Pumpehuset, Copenhagen, DEN - 21/4
Written by: HES on 29/09/2016 15:23:33
Microwave is one of those bands that I can’t believe has kept under the radar this long. For the same reason, I only got around to listening to their 2014 debut “Stovall" when I saw them on the poster for this year’s edition of Chicago, IL’s Riot Fest & Carnival, where they later turned out horribly to be clashing with Motion City Soundtrack (we did have time to check out vocalist Nathan Hardy’s short but sweet acoustic set in a sponsored tent at the festival, however). The Atlanta, GA -born band finally seems to have caught the hype-wave as SideOneDummy signed them last year, and is now releasing the retro-covered and anticipated follow-up, “Much Love".
The sound of “Much Love" is heavily dominated by Hardy’s sometimes soft and cutesy vocals on tracks like “Drown" juxtaposed with his emotional and scarce screams on tracks like “Busy". This leaves space in the compositions for some extremely catchy melodic hooks, while also maintaining enough edge to not drown in sweetness. But the album also oozes a new, unpolished sound exemplified by the sharp guitar riffs in “Neighbors" showing teeth, grungy melancholy in the opener “Roaches”, and the almost Brand New-style, rhythmic moodiness supported by a backdrop of bluesy guitar work in “Whimper". Another general motif of “Much Love" is an interesting play with a distinct acoustic sound, usually at the beginning of the tracks. For example, “Dull" starts with what sounds like an acoustic recording of Hardy’s vocals and guitar that then slowly fades into a more studio-like sound, and the same style is operative in the opening segment of “Vomit", where the flat sound of far-away drums opens the track.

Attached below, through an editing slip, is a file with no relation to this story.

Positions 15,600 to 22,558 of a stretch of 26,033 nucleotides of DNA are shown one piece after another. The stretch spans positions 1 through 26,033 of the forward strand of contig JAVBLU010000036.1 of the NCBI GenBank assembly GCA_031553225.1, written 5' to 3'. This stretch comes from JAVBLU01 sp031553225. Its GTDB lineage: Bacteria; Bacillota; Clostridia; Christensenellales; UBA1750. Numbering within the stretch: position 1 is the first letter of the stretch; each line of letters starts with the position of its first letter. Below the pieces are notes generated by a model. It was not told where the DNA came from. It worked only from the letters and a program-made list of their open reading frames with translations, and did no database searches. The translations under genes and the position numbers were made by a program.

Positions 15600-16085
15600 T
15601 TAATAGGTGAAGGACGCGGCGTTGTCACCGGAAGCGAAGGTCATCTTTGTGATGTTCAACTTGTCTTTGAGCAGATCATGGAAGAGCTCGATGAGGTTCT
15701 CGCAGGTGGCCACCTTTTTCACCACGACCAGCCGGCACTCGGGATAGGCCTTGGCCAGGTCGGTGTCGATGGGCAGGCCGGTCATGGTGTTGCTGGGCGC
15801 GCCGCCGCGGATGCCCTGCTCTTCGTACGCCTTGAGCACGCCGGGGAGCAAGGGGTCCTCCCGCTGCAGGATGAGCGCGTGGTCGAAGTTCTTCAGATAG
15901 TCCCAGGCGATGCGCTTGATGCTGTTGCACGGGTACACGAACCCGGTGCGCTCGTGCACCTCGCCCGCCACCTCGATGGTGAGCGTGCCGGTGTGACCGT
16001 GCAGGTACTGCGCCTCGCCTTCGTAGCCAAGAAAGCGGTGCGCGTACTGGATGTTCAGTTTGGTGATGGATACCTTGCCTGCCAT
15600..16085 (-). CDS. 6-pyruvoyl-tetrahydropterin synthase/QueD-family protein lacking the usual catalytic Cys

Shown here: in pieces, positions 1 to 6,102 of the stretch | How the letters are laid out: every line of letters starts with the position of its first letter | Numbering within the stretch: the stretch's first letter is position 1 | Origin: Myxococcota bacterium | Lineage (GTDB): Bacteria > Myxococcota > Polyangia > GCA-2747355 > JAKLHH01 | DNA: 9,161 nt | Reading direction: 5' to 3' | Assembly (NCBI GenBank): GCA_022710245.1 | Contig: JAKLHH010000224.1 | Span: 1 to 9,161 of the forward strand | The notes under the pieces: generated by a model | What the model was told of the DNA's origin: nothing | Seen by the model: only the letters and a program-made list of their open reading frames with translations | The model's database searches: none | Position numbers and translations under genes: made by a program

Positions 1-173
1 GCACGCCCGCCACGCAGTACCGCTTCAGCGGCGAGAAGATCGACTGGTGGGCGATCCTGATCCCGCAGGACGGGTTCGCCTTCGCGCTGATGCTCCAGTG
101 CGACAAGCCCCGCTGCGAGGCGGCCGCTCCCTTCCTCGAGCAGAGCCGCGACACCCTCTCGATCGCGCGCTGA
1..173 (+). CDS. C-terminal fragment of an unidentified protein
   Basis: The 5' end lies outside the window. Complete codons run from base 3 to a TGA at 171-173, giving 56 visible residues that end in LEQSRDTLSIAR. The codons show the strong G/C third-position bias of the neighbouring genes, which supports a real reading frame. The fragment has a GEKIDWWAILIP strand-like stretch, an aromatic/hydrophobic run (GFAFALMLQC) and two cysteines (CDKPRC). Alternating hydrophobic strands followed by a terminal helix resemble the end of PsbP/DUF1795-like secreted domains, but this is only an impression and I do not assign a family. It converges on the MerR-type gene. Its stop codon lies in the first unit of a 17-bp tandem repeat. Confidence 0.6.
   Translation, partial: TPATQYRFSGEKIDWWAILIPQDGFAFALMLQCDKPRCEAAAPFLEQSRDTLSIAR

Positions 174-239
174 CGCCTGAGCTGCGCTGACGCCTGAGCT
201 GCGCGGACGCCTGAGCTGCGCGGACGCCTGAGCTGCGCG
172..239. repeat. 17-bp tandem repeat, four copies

But what generally makes “Much Love" a better release than most is its insisting on not being either or; whilst still keeping some of the more cutesy elements, the band clearly has ambition beyond that, and lets its listener stay in some kind of suspension between two chairs where one is moody, yell-y indie and the other is silky, soft falsetto. It’s hard to predict if it actually hits any of those target group listeners for the same reason. The composition dynamics are beyond the regular ‘loud’ and ‘quiet’ or ‘hard’ and ‘soft’; the contrast is somewhat less predictable, as it seems to involve more elements than is usual.
I would be inclined to say that I would have liked to see a bit more edge on “Much Love", but then, when hearing a track like “Lighterless", you somewhat understand the band’s choice of sticking with the catchiness. At the same time, the group also excels at creating amazing mental images that just stick with you through lyricism, like “Lighterless”’ ”Pacing in the driveway, I’m the nemesis of fun with soggy hot dog buns from spilling warm beer in my trunk. Throwing down my jacket as I walk inside, I send a cloudy CD case flying off the side of a dresser from Ikea that I can’t get right”. Just marvellous.
Download: Lighterless, Neighbors, Dull, Whimper
For The Fans Of: Tigers Jaw, Basement, Transit
Release date 30.09.2016